Deputy Youth Development Minister Isaac Doe and an array of government officials and World Bank staff on Thursday, June 21, defied gloomy weather and intermittent rainfall to launch the harvest of a booming seven-acre corn field.
The corn field, the first farm to be harvested under the Productive Public Works component of the Youth Opportunities Project (YOP), is located near the lower Gbarpolu County village of Dollehla – some three hours’ drive from Monrovia. It is part of 35 acres being operated by a 28-member farming group of 14 males and 14 females.
Launched in Monrovia in January 2017, YOP is a Government of Liberia initiative funded by a US$10m loan from the World Bank. The scheme, under the supervision of the Ministry of Youth and Sports, seeks to address critical areas of youth development, including improving their access to income generation, and strengthening the government’s capacity to implement its cash transfer program across the country.
YOP’s Productive Public Works component, run by Liberia Agency for Community Empowerment (LACE), supports vulnerable rural youth, aged 18-35 years, with simple farm tools and planting materials as well as labor subsidy to engage in communal farming.
By officially commencing the June 21 harvest, Deputy Minister Doe led a successful exercise that ended with the beneficiaries experiencing the first purchase of their corn produce, as the launchers, including Deputy Minister Doe, LACE Deputy Executive Director Joseph T. Williams, the visiting World Bank team, and some senior staff of WFP, chipped in.
Additionally, Deputy Minister Doe, Deputy Executive Director Williams, as well as the World Bank and WFP teams, lauded the farming group for making a significant contribution to food security in Liberia, feasting on a good quantity of the harvested corn – roasted and boiled.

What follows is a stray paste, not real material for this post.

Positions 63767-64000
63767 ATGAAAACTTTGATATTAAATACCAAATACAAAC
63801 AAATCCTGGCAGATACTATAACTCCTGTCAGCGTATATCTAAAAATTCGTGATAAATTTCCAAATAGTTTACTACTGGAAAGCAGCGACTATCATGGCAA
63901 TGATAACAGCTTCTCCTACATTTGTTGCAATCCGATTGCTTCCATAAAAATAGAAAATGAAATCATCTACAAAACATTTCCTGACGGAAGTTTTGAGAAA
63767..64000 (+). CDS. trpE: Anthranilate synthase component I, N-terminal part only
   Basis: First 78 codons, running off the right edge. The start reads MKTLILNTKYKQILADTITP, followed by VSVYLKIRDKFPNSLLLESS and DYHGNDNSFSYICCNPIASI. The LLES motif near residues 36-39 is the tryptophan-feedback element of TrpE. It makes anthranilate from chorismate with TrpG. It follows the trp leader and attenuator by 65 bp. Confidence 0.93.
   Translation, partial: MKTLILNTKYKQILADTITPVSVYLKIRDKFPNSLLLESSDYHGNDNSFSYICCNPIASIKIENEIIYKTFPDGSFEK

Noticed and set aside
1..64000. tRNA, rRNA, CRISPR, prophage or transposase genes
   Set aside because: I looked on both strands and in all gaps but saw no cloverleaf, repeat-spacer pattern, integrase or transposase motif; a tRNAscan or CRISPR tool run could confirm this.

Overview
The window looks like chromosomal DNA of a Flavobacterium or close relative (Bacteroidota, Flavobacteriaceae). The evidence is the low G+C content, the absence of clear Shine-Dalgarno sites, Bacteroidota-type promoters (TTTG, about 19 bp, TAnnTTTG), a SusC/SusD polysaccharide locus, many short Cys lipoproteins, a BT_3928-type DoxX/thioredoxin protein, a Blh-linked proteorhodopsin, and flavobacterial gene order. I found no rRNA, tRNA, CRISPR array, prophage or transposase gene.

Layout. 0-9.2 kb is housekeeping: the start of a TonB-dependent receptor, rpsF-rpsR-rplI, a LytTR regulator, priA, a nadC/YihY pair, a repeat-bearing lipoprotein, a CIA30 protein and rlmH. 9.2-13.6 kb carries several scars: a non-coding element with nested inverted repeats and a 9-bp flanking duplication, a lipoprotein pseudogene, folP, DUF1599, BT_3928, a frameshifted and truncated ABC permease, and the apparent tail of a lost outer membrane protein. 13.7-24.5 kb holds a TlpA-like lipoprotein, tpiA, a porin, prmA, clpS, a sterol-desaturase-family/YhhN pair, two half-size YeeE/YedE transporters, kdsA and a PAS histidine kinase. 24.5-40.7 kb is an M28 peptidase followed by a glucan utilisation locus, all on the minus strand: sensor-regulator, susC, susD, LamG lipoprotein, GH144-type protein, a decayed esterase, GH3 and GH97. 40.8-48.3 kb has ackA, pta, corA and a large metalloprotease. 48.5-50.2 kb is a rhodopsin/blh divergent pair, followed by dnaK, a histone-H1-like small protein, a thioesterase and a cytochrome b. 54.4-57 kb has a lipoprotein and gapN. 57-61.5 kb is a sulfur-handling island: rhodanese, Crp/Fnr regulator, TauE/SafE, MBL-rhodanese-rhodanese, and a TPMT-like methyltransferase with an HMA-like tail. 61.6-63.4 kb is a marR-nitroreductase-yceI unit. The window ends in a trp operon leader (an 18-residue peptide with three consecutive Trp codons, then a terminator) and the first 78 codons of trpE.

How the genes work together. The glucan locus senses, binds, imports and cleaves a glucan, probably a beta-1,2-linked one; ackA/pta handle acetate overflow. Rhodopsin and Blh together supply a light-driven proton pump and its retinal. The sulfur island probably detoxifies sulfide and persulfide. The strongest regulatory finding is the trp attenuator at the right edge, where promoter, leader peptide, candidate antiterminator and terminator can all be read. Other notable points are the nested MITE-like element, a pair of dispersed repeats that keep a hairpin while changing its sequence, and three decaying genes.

“Economic viability of any society depends on agriculture; it doesn’t matter if it is corn, or rice, or some other crops. Once the people can put their efforts into farming, thereby having something to sustain themselves, I can safely say, their economy will be at an improved stage,” the deputy minister asserted.
Deputy Minister Doe also used the YOP corn harvest to admonish fellow Liberians to take advantage of unlimited opportunities in the agricultural and other productive sectors of the country to ensure economic success.
Having seen the fruits of the project on the Dollehla village farm, Deputy Minister Doe signaled the need for financing scale up YOP, in order to reach out to more beneficiaries.
LACE, implementer of the YOP Productive Public Works component, was also full of praise for its beneficiaries, as expressed through Deputy Executive Joseph T. Williams.
Mr. Williams conveyed a similar warm impression of his Executive Director, Quiwu P. Yeke, and assured Government and the World Bank team of LAC’s firm commitment to excellently implement its component of the project.
“The cash-for-work project is good, like you see today; the beneficiaries are being paid while they harvest what belongs to them, so it is a good thing that we continue this process, and build upon it so that we can sustain the gains made; because if we just do this and after three months we let it go, there will be no positive outcome,” Noted Williams.
“I am happy for YOP, because it has given us the opportunity to work for ourselves, save money from our labor in order to carry out projects we like for our community and help our families,” said Bondo Baker, chairman of the farm.
The chairlady of the farm, Vanah Zennah added: “The project is alright, because it has brought us (farmers) together to help ourselves. The main reason we will save portion of the money raised from the farm is for us to build a community guest house.”